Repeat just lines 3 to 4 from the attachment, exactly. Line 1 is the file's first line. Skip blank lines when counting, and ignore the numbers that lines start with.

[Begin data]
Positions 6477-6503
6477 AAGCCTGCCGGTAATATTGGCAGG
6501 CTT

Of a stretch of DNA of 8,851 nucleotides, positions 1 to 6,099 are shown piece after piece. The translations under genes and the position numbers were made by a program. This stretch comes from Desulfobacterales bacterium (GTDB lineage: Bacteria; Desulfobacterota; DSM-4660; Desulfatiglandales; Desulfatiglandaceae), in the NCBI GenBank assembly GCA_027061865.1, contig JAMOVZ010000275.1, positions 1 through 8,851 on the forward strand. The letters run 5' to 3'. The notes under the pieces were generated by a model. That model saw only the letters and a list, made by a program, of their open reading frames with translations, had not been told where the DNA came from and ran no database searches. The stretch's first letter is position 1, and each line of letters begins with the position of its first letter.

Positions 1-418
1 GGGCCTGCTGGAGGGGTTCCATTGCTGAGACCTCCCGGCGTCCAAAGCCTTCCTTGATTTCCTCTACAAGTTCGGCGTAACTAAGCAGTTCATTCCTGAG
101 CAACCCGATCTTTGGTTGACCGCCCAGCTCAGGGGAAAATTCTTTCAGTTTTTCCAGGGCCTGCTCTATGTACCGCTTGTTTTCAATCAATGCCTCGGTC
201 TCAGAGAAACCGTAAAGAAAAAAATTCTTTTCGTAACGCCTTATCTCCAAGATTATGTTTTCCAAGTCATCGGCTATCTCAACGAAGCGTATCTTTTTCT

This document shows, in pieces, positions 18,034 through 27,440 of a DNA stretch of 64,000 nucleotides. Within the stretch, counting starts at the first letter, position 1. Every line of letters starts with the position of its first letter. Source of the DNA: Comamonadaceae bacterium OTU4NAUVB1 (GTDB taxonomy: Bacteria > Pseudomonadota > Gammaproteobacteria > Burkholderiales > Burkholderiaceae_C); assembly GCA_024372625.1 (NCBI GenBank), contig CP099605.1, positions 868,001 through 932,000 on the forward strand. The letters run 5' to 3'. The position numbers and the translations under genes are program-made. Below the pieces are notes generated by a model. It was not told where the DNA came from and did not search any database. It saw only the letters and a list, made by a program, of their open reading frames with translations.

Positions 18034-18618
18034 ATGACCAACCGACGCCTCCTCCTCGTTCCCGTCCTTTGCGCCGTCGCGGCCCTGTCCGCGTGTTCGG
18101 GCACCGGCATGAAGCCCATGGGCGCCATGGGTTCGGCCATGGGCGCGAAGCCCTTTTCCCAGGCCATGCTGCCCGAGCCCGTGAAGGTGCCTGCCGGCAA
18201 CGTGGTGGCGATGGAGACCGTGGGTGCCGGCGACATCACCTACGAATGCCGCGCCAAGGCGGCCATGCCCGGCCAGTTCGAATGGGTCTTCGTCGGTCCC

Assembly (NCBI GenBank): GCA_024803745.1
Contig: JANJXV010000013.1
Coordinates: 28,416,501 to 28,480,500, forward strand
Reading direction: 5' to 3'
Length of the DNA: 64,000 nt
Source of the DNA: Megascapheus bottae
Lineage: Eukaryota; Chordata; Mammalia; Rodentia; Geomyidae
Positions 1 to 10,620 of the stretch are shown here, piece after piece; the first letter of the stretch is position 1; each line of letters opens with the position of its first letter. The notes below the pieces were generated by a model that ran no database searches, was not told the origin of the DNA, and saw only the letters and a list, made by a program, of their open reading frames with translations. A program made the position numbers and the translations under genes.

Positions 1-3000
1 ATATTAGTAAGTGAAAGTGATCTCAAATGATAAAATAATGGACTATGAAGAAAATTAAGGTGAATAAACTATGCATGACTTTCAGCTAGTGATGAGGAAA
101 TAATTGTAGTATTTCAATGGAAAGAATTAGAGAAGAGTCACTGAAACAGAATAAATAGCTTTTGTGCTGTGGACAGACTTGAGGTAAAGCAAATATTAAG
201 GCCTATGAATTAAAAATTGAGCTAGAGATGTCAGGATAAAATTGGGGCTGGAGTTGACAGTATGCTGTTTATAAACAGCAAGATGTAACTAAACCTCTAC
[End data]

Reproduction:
6501 CTT

Of a stretch of DNA of 8,851 nucleotides, positions 1 to 6,099 are shown piece after piece. The translations under genes and the position numbers were made by a program. This stretch comes from Desulfobacterales bacterium (GTDB lineage: Bacteria; Desulfobacterota; DSM-4660; Desulfatiglandales; Desulfatiglandaceae), in the NCBI GenBank assembly GCA_027061865.1, contig JAMOVZ010000275.1, positions 1 through 8,851 on the forward strand. The letters run 5' to 3'. The notes under the pieces were generated by a model. That model saw only the letters and a list, made by a program, of their open reading frames with translations, had not been told where the DNA came from and ran no database searches. The stretch's first letter is position 1, and each line of letters begins with the position of its first letter.